And just like expected, Rafael Nadal is through to the—wait, what? To who?
In easily the biggest upset of the year, Nadal was ousted from Wimbledon in the second round by No. 100 Lukas Rosol. Without the talented Spaniard, the bottom half of the bracket is suddenly wide open.
In place of Nadal's expected spot in the quarterfinals, there are now four fairly unlikely candidates: Rosol, No. 27 Philipp Kohlschreiber, Benoit Paire and Brian Baker.
Let's take a look at who's most likely to advance.
4. Brian Baker
In his only other Wimbledon appearance in 2005, Baker retired after just two games against Novak Djokovic.
After fighting through qualification this year, the American has looked incredibly impressive through the first two rounds, knocking off both Rui Machado and Jarkko Nieminen in straight sets.
Next up for the 27-year-old Baker is Benoit Paire, who is coming off a huge win over Alexandr Dolgopolov in the second round.
It's been a nice run for the world No. 126, but I see him struggling with the Frenchman. (By the way, is there a more perfect name for a French guy than Benoit Paire?)
Speaking of whom...
3. Benoit Paire
After failing to qualify for Wimbledon in 2010, Paire made it in 2011 but was defeated in straight sets by David Ferrer.
Not only did he win his first Wimbledon set, the 23-year-old got past Mattew Ebden and then handled the world No. 21, Alexandr Dolgopolov, in straight sets.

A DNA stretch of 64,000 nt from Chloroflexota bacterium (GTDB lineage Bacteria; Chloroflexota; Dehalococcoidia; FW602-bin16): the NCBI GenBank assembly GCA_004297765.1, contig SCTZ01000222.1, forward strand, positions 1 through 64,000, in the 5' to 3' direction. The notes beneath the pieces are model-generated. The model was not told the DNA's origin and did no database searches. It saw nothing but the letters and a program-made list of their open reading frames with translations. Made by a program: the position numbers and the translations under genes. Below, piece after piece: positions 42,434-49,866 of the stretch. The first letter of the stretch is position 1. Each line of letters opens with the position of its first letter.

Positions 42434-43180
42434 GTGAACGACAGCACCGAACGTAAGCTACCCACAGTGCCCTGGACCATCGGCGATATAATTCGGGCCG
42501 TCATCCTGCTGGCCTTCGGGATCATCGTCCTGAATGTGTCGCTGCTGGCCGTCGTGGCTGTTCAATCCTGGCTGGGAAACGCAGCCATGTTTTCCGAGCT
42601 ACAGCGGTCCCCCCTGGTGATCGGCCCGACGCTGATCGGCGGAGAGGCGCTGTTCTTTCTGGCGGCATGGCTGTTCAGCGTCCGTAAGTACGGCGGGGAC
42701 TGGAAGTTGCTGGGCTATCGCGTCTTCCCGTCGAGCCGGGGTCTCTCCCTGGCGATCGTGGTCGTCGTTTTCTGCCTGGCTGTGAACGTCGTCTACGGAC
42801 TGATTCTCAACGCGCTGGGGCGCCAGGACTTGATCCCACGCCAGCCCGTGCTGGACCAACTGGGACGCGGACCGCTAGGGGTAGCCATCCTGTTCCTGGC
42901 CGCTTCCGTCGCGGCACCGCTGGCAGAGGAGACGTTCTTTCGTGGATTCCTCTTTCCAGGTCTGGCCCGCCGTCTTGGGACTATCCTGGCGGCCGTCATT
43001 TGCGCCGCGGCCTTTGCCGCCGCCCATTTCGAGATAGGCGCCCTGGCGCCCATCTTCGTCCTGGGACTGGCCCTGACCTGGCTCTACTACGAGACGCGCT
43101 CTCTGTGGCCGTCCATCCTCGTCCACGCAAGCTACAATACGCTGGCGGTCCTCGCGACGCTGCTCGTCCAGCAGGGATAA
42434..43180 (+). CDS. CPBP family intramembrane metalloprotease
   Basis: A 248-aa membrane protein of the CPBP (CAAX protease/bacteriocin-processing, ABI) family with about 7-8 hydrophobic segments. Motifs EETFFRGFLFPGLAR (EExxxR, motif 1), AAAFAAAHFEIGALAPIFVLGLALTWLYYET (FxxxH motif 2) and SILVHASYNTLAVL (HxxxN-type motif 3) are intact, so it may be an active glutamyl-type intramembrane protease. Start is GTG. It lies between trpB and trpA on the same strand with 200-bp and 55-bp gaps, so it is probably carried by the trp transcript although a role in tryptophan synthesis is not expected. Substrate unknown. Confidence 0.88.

If Rosol didn't beat Nadal, Paire's win would be looked at as arguably the best upset of the tournament so far. While I expect him to get past the inexperienced Baker, the momentum will eventually stop for Paire in the fourth round.
2. Philipp Kohlschreiber
Who makes it to the quarters?
Now for the matchup of the guys who beat Nadal. Rosol isn't the only one to pull an upset in the last month over the Spaniard, as Kohlschreiber knocked off Nadal a few weeks ago at the Gerry Weber Open.
But back to Wimbledon.
After struggling in his first match with Tommy Haas (five sets), the German took care of Malek Jaziri.
Kohlschreiber, the world No. 30, is easily the most experienced of any of these four players. He has played at Wimbledon every year dating back to 2006, but he's never made it past the third round.
If he manages to get past Rosol, Kohlschreiber will take out whoever he faces and will make it to the quarterfinals. However...
1. Lukas Rosol
What I saw from Rosol against the second-best tennis player in the world on Thursday was just too impressive.
Despite making more unforced errors than Nadal, Rosol was still able to pull out the five-set win. He was able to do that because of his terrific serving and sheer number of winners.
Rosol, who has the definition of a violent swing, has plenty of shots that go array, but when he's getting his first serve and return shots in, it's a joy to watch his pure power.
He didn't back down to Nadal. In fact, if Nadal-Rosol was the first ever tennis match you've watched, you would assume Rosol was the better player. He came after Nadal and looked far more up-beat and energetic.
Don't be surprised if he continues the hot play into the quarterfinals.